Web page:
Australia to Ban Gambling Ads From TV, Radio, Internet During Daytime Live Sports

Australian Prime Minister Malcolm Turnbull has confirmed that the country will introduce a ban on gambling advertisements on television, radio and the internet during sports events broadcast live before 8:30pm.

Australia will ban gambling advertisements from TV, radio and the Internet during live sporting events broadcast before 8:30 p.m., Prime Minister Malcolm Turnbull said.

The restrictions are part of an overhaul of the rules governing the country's broadcasting industry, which will see a cut in annual fees paid by the main TV networks and looser restrictions on media ownership.

Turnbull told reporters in New York that with the exception of horse racing, there will be "no more gambling ads" before 8.30 p.m., closing a long-established exemption granted to the industry.

The decision will be closely scrutinized by the nation's sports teams and leagues, which have extensive sponsorship deals with the betting industry. The National Rugby League, for example, has a A$60 million ($44 million) deal with Sportsbet. Companies that operate sports betting agencies in Australia include Bet 365 Group, Tabcorp Holdings, Ladbrokes Plc, Crown Resorts Ltd. and William Hill Plc.

Australia is the biggest gambling nation in the world on a per capita basis, spending $761 per head in 2015, ahead of Hong Kong and Finland, according to U.K.-based Global Betting and Gaming Consultants. The U.S., home to the gambling mecca of Las Vegas, is seventh.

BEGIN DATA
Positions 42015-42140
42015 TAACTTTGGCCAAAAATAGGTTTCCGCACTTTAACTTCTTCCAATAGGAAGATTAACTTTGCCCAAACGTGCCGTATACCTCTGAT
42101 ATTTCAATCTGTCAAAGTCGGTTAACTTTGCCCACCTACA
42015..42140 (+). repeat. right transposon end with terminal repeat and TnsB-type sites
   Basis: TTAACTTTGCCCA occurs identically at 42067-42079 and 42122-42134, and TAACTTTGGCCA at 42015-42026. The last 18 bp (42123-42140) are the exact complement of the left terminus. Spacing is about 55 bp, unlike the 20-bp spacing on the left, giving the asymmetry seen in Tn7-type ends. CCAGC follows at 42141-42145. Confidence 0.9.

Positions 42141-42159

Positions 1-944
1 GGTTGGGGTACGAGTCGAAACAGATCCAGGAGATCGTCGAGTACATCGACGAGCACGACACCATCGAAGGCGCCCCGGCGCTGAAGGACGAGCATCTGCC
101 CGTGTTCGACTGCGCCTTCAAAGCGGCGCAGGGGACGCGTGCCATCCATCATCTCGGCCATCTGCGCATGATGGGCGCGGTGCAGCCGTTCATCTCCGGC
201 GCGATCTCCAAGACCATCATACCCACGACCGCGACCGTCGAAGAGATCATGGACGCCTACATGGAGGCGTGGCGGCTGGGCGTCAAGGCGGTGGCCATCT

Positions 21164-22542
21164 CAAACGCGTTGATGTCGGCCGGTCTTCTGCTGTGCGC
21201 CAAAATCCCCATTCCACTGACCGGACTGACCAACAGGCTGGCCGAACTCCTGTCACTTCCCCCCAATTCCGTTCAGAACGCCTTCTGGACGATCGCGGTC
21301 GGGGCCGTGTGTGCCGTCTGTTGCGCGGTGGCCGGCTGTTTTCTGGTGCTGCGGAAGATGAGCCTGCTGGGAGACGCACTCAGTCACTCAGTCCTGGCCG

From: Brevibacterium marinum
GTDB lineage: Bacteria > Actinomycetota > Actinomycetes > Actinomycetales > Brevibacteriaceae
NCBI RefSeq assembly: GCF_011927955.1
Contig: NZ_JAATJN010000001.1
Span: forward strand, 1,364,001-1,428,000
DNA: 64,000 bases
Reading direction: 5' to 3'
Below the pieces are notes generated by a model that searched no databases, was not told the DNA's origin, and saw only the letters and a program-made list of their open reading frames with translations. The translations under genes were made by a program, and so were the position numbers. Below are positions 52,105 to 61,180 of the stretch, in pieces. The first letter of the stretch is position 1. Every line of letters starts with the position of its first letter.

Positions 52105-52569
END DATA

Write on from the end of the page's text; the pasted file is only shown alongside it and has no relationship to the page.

Media Reforms

The new restrictions are part of a wider broadcasting reform package, to be announced in the budget next week. It will include replacing free-to-air license fees with new annual spectrum fees and changes to media ownership laws, Communications Minister Mitch Fifield said in an emailed statement.

Current restrictions that stop any person controlling commercial TV licenses reaching more than 75 percent of the Australian population or any single company controlling more than two of three radio, television or newspapers in a single city will also be scrapped. These changes to media laws were first mooted in March 2016 but struggled to gain widespread political support.

Opposition Deputy Leader Tanya Plibersek told the Australian Associated Press on Saturday that the Labor Party was waiting for details of the full package before deciding whether to back it. "We want to see a diversity of voices in the Australian media and we know the economics of journalism have changed a great deal," she said.

Journalists at Fairfax Media Ltd., which operates three of the nation's most influential newspapers, are currently on strike after the company announced plans to cut a further 125 full-time positions on top of substantial job reductions in previous years.

In order to give "financial relief" to commercial broadcasters, the government will also abolish free-to-air broadcasting annual license fees, which raise around A$130 million a year, and introduce a new annual spectrum licensing fee estimated to collect A$40 million a year, Fifield said in the statement.

The drop was welcomed by the TV industry, with Seven West Media Ltd. Chairman Kerry Stokes saying the changes would give the commercial network a "a real opportunity to compete in the new-media environment."

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